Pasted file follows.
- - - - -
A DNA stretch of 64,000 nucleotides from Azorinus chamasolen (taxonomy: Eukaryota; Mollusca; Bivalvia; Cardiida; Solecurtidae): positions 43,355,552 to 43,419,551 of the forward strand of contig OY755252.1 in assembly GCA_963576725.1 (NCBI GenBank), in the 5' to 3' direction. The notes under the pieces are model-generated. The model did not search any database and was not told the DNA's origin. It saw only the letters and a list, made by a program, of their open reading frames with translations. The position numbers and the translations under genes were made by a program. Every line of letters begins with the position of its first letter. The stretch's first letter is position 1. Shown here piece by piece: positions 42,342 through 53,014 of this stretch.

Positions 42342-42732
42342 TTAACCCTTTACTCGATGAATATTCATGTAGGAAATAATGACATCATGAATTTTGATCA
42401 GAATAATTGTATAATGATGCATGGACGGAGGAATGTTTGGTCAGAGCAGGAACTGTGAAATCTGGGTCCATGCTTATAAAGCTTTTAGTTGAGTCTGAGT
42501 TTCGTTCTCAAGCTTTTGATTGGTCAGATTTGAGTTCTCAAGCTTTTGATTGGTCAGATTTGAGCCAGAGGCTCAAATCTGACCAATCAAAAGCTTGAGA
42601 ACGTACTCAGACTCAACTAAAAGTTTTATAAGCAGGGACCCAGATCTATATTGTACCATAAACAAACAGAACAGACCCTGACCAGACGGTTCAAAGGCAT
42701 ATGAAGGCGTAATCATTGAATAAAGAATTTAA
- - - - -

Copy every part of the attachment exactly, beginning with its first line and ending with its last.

A DNA stretch of 64,000 nucleotides from Azorinus chamasolen (taxonomy: Eukaryota; Mollusca; Bivalvia; Cardiida; Solecurtidae): positions 43,355,552 to 43,419,551 of the forward strand of contig OY755252.1 in assembly GCA_963576725.1 (NCBI GenBank), in the 5' to 3' direction. The notes under the pieces are model-generated. The model did not search any database and was not told the DNA's origin. It saw only the letters and a list, made by a program, of their open reading frames with translations. The position numbers and the translations under genes were made by a program. Every line of letters begins with the position of its first letter. The stretch's first letter is position 1. Shown here piece by piece: positions 42,342 through 53,014 of this stretch.

Positions 42342-42732
42342 TTAACCCTTTACTCGATGAATATTCATGTAGGAAATAATGACATCATGAATTTTGATCA
42401 GAATAATTGTATAATGATGCATGGACGGAGGAATGTTTGGTCAGAGCAGGAACTGTGAAATCTGGGTCCATGCTTATAAAGCTTTTAGTTGAGTCTGAGT
42501 TTCGTTCTCAAGCTTTTGATTGGTCAGATTTGAGTTCTCAAGCTTTTGATTGGTCAGATTTGAGCCAGAGGCTCAAATCTGACCAATCAAAAGCTTGAGA
42601 ACGTACTCAGACTCAACTAAAAGTTTTATAAGCAGGGACCCAGATCTATATTGTACCATAAACAAACAGAACAGACCCTGACCAGACGGTTCAAAGGCAT
42701 ATGAAGGCGTAATCATTGAATAAAGAATTTAA